The Bus Stops Here! Innovative Tech To Transform Public Transport
Imagine never having to walk to, wait for and frustrate over a bus again, but, rather, the vehicle is conveniently routed directly to you, on-demand, in accordance with your own specifications.
Such is the vision of RouteValet for Israsel public transport, which has developed an innovative technology that aims to fundamentally change the way transportation networks function. No longer will there be fixed stations and schedules; instead, routes will be fluid and flexible, contingent on the immediate needs of the public.
The company is the brainchild of U.S.-born co-founders Motti Sigel and Ilan Friedson, whose mobile application enables commuters to input their transportation requirements which are then fed through a back-end platform to public transit officials. They, in turn, relay the real-time data to drivers in order to most efficiently direct them to the customer.
Speaking to The Media Line, Sigel expanded on the concept: “The individual inserts his or her location, the destination, the time they would like to arrive and then the application provides them with transit options. When they select a ride, they get a commitment.
“We take that information, “he elaborated, “send it to the public transit companies and say we’ve now collected this person’s ride request and that person’s ride request. We then aggregate those and route the fleet of vehicles in order to enable those rides.”
The application incorporates the full spectrum of transit options, a multi-modality service that provides the times and expected fares for travel by car, bus, train, taxi—or a combination of these elements—to get the individual from point A to point B in the fastest and most cost-effective manner.
“There is a win-win here,” Sigel explained, “for the public transit companies because their vehicles aren’t sitting idly in traffic unnecessarily or going to stops where nobody is waiting. This allows the operators to save quite a bit of money—as much as thirty percent of their total costs.
“As regards the rider, for the exact same reasons he or she can reduce their travel time by up to 15%.”
Sigel and Friedson both moved to Israel in their teens before eventually becoming roommates at Israel’s Technion, the premier technology institute in the country. At the time, Sigel, who is the Chief Executive Officer of the company, was studying mechanical engineering, whereas Friedson, the Chief Technology Officer, has a background in biotech.
The idea for the business was hatched one year ago, when Sigel was riding in an Uber between Teaneck, New Jersey and New York City. Then, a lightbulb came on: Why has nobody done an Uber for public transit? He immediately called Friedson, who has half a decade of experience in big data and machine learning, to convey the idea.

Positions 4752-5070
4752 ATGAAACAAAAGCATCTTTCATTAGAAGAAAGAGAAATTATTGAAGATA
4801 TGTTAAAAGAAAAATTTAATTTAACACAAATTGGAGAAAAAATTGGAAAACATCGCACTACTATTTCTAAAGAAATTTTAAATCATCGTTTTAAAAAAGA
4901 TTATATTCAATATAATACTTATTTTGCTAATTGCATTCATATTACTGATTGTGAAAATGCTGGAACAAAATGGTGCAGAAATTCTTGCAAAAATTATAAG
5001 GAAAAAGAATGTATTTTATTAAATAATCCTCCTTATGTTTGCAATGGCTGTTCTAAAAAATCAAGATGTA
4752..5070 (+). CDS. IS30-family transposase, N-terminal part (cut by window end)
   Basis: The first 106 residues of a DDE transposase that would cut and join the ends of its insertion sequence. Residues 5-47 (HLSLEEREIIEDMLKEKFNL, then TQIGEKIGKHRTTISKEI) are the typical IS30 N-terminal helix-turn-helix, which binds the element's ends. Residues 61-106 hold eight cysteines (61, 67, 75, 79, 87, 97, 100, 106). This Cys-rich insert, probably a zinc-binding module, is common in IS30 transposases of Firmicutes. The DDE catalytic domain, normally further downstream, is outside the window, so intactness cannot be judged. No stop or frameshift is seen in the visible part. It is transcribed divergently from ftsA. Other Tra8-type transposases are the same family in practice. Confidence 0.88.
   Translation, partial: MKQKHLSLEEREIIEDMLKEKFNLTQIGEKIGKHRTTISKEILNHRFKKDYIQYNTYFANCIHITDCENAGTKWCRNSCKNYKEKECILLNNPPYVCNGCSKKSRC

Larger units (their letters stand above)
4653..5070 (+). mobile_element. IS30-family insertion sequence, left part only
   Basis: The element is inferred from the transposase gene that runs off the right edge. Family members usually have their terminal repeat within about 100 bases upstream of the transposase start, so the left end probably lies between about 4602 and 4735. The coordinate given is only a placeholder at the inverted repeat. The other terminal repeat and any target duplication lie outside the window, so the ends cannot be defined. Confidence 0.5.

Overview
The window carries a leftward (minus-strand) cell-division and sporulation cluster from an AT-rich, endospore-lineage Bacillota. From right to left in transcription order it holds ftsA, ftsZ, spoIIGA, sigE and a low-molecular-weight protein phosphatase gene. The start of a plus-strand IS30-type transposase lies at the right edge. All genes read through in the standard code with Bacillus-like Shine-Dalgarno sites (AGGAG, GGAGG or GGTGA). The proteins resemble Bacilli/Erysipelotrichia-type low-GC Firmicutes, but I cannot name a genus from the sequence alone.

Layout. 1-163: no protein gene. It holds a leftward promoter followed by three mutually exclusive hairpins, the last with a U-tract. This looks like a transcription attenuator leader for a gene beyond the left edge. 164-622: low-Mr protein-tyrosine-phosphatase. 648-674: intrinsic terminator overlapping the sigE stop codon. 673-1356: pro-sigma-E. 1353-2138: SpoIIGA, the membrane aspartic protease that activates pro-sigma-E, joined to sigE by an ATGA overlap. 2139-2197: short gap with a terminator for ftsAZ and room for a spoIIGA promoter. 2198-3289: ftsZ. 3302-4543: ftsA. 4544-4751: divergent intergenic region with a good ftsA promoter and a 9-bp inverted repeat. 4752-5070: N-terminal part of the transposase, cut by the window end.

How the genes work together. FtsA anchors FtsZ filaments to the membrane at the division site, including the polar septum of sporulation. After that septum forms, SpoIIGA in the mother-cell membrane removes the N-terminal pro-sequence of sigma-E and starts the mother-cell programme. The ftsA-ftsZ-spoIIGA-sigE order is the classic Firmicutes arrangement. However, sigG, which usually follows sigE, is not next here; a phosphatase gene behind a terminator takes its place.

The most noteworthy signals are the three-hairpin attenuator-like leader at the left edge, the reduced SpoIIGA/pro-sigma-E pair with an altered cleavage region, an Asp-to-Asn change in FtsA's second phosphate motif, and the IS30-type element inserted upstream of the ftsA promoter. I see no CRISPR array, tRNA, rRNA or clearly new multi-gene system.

“Well, maybe we should,” Friedson suggested in response; “so we have,” Sigel remarked with a grin.
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Less than one year later, RouteValet is currently in negotiations with four transit operators with the goal of launching pilot programs next summer. To introduce the concept, the company is targeting underserviced areas to begin with, gradually expanding into more densely populated areas as people adopt the product.
“This app takes into account the entire transportation system,” Friedson explained to The Media Line, “whereas other services only look at what’s best in terms of individual rides or an individual bus without considering the overall effects.
“Two weeks ago,” he continued, “University of California, Davis came out with a report showing that all these ride-sharing applications have actually increased traffic. By contrast, we take a top-down approach and in doing so everybody wins, even those who aren’t part of the app.”
To monetize the venture, the company will use the “credit card model,” earning a percentage of the revenue generated by the public transit operator from every route paid for by the end-user.
The Israeli-based start-up recently received a highly-coveted grant from the Chief Scientist of Israel—1 of only roughly 100 given out—and won a $10,000 euro prize in a prestigious competition run by the Ford Motor Company.